Unless you need them, consider putting your cell phone, purse, or briefcase on the back seat as another reminder. You might want to make sure that putting something in the back is also out of your child’s reach. If you have to choose between something in the back and the front, decide which would be the better reminder.

Put Your Child in the Middle Rather than Behind the Front Seats

If at all possible, secure the child in the middle of the backseat, rather than behind either front seat. With your child in the middle, you’ll see him or her better in the rearview mirror. Also, seating your child in the middle will make room for whatever object reminder you put in the backseat.

Take a Good Look Before You Lock the Car

Whether or not you’re toting your child along, start checking the backseat every time you get out of the car. Taking a good look before you lock the car door is a habit worthy of picking up. According to www.heathline.com, it can take as few as 18 days to form a new habit. So, for at least three weeks prior to your child starting daycare, take a daily drive. When you park your car, check your backseat, even if your child isn’t there. The more you take a look before you lock your car, the less likely you’ll forget anything in it.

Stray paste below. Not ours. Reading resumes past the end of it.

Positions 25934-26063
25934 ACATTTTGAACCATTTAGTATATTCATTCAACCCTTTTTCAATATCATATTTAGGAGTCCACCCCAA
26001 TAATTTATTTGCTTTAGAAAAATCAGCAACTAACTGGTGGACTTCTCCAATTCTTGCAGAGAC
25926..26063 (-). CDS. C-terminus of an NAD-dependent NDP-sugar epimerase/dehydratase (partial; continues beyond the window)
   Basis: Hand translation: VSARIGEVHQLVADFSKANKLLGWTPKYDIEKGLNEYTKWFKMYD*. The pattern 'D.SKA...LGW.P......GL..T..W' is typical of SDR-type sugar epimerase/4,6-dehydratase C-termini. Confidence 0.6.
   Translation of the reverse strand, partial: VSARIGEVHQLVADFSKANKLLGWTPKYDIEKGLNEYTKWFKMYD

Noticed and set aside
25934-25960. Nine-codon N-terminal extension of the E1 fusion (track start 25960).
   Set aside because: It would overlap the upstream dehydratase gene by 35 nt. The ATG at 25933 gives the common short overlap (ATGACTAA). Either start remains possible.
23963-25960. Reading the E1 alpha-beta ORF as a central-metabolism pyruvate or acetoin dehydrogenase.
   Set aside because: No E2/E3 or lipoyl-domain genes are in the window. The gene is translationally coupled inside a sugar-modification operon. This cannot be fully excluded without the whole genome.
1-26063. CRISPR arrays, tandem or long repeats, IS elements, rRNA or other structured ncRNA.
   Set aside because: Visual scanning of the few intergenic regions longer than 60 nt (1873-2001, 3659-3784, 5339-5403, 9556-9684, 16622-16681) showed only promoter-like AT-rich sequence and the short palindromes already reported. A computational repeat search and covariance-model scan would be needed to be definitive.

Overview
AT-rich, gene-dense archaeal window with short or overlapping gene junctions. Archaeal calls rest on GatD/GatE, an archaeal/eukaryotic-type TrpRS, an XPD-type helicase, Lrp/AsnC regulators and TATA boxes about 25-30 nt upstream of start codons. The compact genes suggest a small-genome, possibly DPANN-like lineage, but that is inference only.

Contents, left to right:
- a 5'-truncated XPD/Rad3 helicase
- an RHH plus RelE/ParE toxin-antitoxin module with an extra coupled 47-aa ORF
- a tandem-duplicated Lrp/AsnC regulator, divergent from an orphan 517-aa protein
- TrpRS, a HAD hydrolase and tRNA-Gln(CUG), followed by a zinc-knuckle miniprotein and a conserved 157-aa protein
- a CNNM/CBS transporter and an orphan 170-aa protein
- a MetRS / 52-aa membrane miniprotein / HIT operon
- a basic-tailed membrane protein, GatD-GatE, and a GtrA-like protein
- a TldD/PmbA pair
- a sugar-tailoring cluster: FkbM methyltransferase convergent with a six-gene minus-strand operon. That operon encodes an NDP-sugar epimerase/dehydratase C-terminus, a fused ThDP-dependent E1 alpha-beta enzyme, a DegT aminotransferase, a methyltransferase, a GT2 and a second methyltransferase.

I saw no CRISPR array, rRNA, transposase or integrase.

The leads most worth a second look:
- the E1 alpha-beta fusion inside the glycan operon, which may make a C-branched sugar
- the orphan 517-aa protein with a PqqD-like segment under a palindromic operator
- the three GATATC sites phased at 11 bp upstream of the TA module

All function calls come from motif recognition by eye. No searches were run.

Establish a Check-In System with Your Childcare Provider

Establishing a check-in system with your childcare provider is a way to keep them looped into your child’s plans. A system with your childcare provider includes you creating and sticking to a regularly scheduled drop-off timeframe. The system with your childcare provider simply could be them calling you if they expect you to bring your child in by a certain time. (Of course, if your child isn’t going to daycare, or the babysitter at all, let your provider know that too.)

If you choose Little Wiggles & Giggles for daycare, we’d be happy to work out a check-in system with you. For more information about our daycare services, give Little Wiggles & Giggles Learning Center a call at (570) 208-9125. Follow us on Facebook for updates. We’d like to explain more tips so you don’t forget your kids in the backseat of the car.